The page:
Tuesday, November 10, 2009

Karl Barth on Christ-ian Forgiveness

I have only just begun my deep foray into Barth's theology of forgiveness, but the following extracts seem to me to be fairly indicative of his direction. He can certainly be found within his Reformed tradition, but with unique emphases and critiques. What I notice first off is his a resistance to talk of forgiveness as a static religious principle to be accepted or applied and a preference toward apprehending forgiveness as the free, dynamic, life-giving act of the God-man Jesus Christ. Here is an excerpt from The Doctrine of Reconciliation:

"We can and should, therefore, rise up and rejoice thankfully in the incomprehensible comfort and forgiveness of God, in all the assistance which we are given, in all the great and little lights which shine on our way, in all the strengthenings and encouragements, in short in all the unmerited favours addressed to us by the love of God.

Yet we should also be prepared sooner or later to be recalled in some way to his limits by this love, to find ourselves forcefully redirected to the humility which we so easily forget and loses when we bask in the divine sunshine.

For it is God Himself, and not just a lucky fate, which is favourable to us.

And so, when that which we have deserved overtakes us, the same can and should bow before it, humbling ourselves to the dust, finding ourselves absolutely directed to accept the awful things which he does not like, allowing ourselves to be led where we do not want to go, yet clinging to the fact-for it is in the same love of God that these things come to us-that we will not fall into the abyss but will still be upheld.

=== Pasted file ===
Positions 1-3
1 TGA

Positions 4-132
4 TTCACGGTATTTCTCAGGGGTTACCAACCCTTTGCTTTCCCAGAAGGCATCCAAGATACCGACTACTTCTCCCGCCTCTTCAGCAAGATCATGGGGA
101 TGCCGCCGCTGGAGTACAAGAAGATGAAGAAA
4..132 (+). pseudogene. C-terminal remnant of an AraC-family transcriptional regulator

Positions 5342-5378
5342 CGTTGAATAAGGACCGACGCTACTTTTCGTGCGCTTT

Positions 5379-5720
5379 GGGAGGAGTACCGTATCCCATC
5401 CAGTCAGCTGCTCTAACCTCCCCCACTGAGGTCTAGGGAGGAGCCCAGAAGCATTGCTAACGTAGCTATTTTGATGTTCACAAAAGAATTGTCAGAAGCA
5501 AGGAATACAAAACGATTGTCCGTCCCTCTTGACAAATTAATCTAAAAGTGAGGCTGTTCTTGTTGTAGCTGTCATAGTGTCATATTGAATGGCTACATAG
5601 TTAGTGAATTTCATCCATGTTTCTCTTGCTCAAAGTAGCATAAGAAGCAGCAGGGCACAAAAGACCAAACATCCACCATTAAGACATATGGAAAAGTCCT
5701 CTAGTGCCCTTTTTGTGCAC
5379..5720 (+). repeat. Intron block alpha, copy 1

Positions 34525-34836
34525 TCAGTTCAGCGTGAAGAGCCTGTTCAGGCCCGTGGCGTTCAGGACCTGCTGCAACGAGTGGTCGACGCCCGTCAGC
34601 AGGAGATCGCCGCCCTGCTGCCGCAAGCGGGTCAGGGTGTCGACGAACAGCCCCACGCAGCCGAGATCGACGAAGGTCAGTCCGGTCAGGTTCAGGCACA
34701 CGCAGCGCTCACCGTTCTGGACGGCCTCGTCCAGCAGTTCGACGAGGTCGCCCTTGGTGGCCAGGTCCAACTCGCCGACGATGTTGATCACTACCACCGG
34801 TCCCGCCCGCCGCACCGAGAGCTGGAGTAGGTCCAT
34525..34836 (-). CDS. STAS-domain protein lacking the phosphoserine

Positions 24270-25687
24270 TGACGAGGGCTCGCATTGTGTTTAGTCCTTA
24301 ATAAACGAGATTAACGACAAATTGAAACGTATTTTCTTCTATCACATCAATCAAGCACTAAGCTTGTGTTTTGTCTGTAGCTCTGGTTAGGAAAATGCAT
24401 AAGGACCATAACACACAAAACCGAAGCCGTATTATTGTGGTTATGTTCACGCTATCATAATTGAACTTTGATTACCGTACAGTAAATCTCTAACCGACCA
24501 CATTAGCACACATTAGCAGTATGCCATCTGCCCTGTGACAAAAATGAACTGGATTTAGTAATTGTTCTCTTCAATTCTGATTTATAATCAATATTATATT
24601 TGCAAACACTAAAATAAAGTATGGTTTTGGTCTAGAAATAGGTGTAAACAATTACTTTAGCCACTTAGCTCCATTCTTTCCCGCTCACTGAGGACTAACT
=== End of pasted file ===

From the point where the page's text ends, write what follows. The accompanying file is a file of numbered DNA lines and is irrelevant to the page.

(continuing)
Even in these circumstances, there are always lights in the darkness, forgiveness in guilt, new life in death, breaks in the engulfing clouds, encouragements in despair. There is always reason for thankfulness even in the anguish in which we think to perish.

For it is God Himself and not a sinister and hostile force who judges us.

In both respects we have to do with the presence and action of God in its dynamic opposition to our perversion and corruption. In both cases the aim is our purification. God utters a Nevertheless, a merciful Therefore, both when He gives what is undeserved with goodness and what is deserved with severity. It is always His fatherly hand which is active both morning and evening, by day and by night, to our purification and therefore our liberation. In both cases God really gives Himself to us and for us. In both cases He comes into our life."
- Church Dogmatics IV.2, p. 774
(altered from 3rd person singular to 1st person plural)

5 comments:

jonkramer said...

I think the problem is that principles are so much easier to convey than dynamic realities. Diagrams and equations - people choose them because they're quick, simple, to the point... but at the same time, don't they lack the punch? The truth that's puts us in awe? That takes our breath away? That converts us?